In February 1858, a young girl by the name of Bernadette Soubirous was out gathering firewood with her sister and a friend at a grotto just outside of Lourdes in southwestern France. There appeared to Bernadette a beautiful lady standing in a niche in the rock. The lady wore a white veil and a blue girdle with a golden rose on each foot and a beautiful rosary in her hands. From February to July of that year, the Lady appeared to Bernadette at the grotto eighteen times. These visions, which Bernadette reported, caused much excitement among the people of the region, her parents, her priest, and local authorities. Some doubted although many believed, even the priests of the locale were skeptical, and asked that she inquire of the beautiful lady just who she was. On March 25th, the Lady answered Bernadette by saying “I am the Immaculate Conception.”
Soon after these apparitions, work was begun on a chapel to be erected at the site and in 1864, a statue was created by a local artist based upon Bernadette’s description of the Lady, then known to be our Blessed Mother. Pilgrims began flocking to Lourdes in droves – many came to bathe or to take home water where the miraculous spring at the site. In 1876, the first of several basilicas was erected in the vicinity, where Mass could be celebrated for the growing numbers of pilgrims.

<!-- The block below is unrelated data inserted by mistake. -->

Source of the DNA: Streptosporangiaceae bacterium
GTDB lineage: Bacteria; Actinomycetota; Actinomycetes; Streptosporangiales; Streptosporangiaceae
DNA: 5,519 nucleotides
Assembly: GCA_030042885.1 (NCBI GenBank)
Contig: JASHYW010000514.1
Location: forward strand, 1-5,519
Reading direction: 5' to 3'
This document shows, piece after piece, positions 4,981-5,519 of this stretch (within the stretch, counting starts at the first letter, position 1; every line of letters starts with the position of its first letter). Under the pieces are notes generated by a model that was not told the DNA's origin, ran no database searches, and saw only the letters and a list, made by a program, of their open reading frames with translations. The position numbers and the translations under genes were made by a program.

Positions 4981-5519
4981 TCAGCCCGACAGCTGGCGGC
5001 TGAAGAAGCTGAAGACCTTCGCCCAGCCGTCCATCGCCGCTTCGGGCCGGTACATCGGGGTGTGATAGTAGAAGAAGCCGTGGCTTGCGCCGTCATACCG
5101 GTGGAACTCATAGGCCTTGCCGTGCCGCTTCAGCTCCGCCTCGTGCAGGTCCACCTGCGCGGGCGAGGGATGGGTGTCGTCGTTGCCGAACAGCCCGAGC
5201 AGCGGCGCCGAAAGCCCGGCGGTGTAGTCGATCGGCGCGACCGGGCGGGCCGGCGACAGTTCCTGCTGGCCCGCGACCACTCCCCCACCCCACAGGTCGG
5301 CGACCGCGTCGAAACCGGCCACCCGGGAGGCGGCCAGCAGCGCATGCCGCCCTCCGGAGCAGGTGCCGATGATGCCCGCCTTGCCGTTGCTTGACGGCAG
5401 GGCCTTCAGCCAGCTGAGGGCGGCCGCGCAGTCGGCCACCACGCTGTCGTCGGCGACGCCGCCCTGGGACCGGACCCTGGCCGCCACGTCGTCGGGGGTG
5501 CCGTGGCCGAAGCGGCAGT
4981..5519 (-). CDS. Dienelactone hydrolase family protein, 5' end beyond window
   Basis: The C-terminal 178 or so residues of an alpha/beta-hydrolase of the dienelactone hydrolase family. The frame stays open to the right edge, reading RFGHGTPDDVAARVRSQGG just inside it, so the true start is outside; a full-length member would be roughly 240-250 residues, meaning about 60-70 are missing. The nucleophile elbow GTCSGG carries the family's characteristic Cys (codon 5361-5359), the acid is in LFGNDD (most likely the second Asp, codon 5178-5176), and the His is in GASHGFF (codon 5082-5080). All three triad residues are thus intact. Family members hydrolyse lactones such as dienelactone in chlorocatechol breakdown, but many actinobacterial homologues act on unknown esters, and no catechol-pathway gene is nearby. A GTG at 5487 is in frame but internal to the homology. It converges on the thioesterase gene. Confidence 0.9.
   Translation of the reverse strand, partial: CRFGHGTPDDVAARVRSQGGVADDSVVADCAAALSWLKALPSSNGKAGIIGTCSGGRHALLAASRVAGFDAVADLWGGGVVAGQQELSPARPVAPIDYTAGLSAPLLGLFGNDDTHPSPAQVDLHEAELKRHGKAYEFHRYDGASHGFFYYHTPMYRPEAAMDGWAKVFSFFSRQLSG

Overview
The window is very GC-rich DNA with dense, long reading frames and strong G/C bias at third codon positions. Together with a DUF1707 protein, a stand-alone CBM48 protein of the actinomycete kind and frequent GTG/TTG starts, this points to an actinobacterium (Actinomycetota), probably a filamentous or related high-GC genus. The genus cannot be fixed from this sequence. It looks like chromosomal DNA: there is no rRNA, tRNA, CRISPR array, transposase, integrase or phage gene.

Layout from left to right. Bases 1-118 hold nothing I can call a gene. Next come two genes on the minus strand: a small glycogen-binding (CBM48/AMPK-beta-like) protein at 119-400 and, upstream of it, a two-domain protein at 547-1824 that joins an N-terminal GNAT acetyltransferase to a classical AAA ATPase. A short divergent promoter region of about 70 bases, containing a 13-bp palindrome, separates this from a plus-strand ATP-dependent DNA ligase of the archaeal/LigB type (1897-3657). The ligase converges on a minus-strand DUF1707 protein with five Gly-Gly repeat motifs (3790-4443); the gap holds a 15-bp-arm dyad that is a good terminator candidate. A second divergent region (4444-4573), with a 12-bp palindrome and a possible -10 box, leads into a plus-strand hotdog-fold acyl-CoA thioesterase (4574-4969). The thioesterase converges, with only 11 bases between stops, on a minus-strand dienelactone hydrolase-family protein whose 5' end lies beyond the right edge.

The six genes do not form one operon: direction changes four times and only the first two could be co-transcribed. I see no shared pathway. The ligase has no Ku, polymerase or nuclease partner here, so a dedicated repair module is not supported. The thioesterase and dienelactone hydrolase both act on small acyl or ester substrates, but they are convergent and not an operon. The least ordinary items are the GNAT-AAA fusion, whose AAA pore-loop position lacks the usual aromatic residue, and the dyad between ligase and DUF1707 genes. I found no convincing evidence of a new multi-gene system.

Far away from Lourdes, in France’s old province of la Louisiane, now an American state, a postcard of the grotto at Lourdes brought inspiration to a colored Creole man named Pierre François Hyppolite Martinet (1847-1905). Hyppolite, or “Polite” as he was sometimes called, was a native and resident of Saint Martinville, that beautiful village along the Bayou Teche, where a sculpted Évangéline, much sought by tourists, has long waited for her lover Gabriel. The son of Hyppolite Pierre François Martinet, a native of Belgium, and Marie-Louise Benoit, a free woman of color, Hyppolite was a builder and architect who was married to Fidélice Sidonie Detiége. He also was the brother of Louis-André Martinet, a lawyer and physician in New Orleans, who was a leader of the Comité des Citoyens, which funded the Plessy v. Ferguson case.
Inspired by the postcard he saw and filled with devotion to Notre-Dame, he set out in the late 1870s or early 1880s to reconstruct the grotto in his parish church of Saint Martin de Tours. He used materials common to his trade, mud and plaster, to create a beautiful and lasting tribute. Inside the niche was placed a statue like the one at Lourdes, with the following words encircling the head of the Blessed Lady: “Je suis l’Immaculée Conception” (“I am the Immaculate Conception”).
The grotto at l’Église Saint-Martin stands today just as it did over one hundred and thirty years ago. The area surrounding the grotto is filled with ex votos or votive offerings left by the faithful over the years, some of these are dated well over a century ago and many simply bear the word merci in the mother tongue of the dear people of the Teche country. It is a testament to the craftsmanship of its builder and to the faith of him and countless other Catholics of color who have lent their prayers, talents, and treasures to the Church.
Source: Leona Martin Guirard, St. Martinville: The Land of Evangeline in Picture Story, Privately Published, 1950. Thanks are due to Christophe Landry for the photograph of Hyppolite Martinet. Merci, mon confrere!
Jari C. Honora